The benefits are well captured in this equation:
180 students + 6 teachers + one agile space + collaborative learning + BYOD (bring your own device) = engaged learners + zero behavior issues.

 

From DSC:
I originally saw this at:

whatiflearning.co.uk -- Examples of connecting Christian faith and teaching across various ages and subjects.

 

Excerpt:

This site is for teachers who want their classrooms to be places with a Christian ethos whatever the subject or age group you teach. It explores what teaching and learning might look like when rooted in Christian faith, hope, and love. It does this by offering 100+ concrete examples of creative classroom work and an approach which enables you to develop your own examples.

‘What if Learning’ is a “distinctively Christian” approach developed by an international partnership of teachers from Australia, the UK and the USA. It is based on the premise that a Christian understanding of life makes a difference to what happens in classrooms. Its aim is to equip teachers to develop their distinctively Christian teaching and learning strategies for their own classrooms.

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 Addendum on 4-17-12:

 

Discuss online reputation using historical figures — from byrdseed.com by Ian Byrd

Excerpt:

Internet

It’s becoming increasingly obvious that students need instruction in online behavior and consequences. Unfortunately, we’re stuck with textbooks that feature “internet” lessons like the one seen above. We have to prepare our students for an online world that our curriculum isn’t even aware of.

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Concept Attainment — from byrdseed.com by Ian Byrd

Excerpt:

Concept Attainment is probably my favorite model of instruction. It takes the opposite road of direct instruction, and forces students to make their own connections. It builds drama, gives students ownership, and is plain old fun.

Here’s a video explaining the steps…

My students don’t like group work — from Faculty Focus by Maryellen Weimer

http://edudemic.com/2012/02/remixing-high-school-education/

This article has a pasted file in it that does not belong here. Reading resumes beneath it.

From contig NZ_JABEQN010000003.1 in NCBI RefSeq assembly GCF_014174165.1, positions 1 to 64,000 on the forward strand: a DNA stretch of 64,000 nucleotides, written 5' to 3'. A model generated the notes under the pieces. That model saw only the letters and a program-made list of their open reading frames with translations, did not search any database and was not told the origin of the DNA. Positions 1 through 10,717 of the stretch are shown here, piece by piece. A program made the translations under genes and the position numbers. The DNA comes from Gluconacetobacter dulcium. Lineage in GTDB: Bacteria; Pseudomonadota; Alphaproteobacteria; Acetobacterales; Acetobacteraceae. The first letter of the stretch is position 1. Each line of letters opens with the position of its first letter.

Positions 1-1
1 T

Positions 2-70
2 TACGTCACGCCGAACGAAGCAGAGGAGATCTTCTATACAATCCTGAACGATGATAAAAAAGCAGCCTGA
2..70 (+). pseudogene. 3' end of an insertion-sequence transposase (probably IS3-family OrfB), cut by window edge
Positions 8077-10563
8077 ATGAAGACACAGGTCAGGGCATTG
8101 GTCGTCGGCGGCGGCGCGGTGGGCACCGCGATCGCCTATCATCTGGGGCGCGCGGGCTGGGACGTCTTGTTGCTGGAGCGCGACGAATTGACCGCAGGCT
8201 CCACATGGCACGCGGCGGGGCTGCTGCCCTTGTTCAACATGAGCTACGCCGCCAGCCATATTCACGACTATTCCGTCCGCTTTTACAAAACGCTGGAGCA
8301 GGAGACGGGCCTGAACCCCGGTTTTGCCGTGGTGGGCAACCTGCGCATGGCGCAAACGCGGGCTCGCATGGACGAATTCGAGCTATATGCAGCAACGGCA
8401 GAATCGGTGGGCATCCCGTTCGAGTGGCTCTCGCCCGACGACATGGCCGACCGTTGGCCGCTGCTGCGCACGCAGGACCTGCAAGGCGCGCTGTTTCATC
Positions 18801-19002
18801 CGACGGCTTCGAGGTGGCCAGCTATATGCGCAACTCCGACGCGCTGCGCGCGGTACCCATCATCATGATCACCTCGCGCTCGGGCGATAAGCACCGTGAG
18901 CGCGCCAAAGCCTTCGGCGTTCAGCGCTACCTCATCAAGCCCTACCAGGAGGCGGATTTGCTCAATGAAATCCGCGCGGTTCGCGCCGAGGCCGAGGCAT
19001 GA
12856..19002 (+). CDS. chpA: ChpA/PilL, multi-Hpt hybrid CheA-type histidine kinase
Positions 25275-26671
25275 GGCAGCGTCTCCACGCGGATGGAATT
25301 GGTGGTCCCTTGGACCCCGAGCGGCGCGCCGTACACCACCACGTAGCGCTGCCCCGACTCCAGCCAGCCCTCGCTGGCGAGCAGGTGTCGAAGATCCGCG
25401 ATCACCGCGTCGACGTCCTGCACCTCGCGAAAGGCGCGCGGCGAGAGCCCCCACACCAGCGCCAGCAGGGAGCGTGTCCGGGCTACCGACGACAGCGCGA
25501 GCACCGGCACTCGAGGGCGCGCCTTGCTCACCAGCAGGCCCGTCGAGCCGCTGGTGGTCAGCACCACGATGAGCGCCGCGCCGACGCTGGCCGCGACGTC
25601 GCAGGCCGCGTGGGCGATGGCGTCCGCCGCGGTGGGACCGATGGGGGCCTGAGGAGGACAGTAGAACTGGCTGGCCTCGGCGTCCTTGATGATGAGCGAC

Excerpt:

The Hip-Hop culture is one both traditional and dynamic, an approach or philosophy as much as a term connotative of the East Coast rap scene. And as Sam Seidel explains, it has the potential to inform re-imagining of how we learn.

We’re going to have a much closer look at this concept in the March of our iPad Edudemic Magazine. For a quick preface…

Tagged with:  

Active Learning Classrooms (ALC’s) at University of Minnesota — from Educause

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Active Learning Classrooms at the U of Minnesota

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Walker Figure 4

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Implications and Recommendations

  • Where local resources allow, administrators might consider refitting older learning spaces along the lines of the ALCs to improve student learning outcomes and increase student satisfaction.
  • Instructors teaching in an ALC-style classroom should be aware that the space’s de-centered nature can make traditional, expository teaching techniques difficult. They might wish to incorporate more active learning techniques and approaches into their repertoires.
  • The beneficial impact of aligning pedagogy with the learning space indicates that faculty development programs designed to support the redesign of courses being taught in ALC-type spaces deserve continued or increased institutional support.

Further research is needed into the connections among learning spaces, pedagogical approaches, and student learning outcomes. In particular, future research should investigate the mechanisms underlying the positive effects of space and aligned pedagogy that our studies have found. Furthermore, as ALC-type learning environments become more common, it will be possible to conduct longitudinal studies of the impact of taking multiple classes in new learning spaces on broad strategic outcomes such as student retention, persistence, and failure rates.


Matt makes his point on memory and attention in a very entertaining way
(…note the solid applause and genuine excitement at the end of the clip on math)


 

Very clever use of technology by Matthew Weathers -- October 2011

— from http://www.fractuslearning.com/2011/11/21/4-videos-from-matthew-weathers/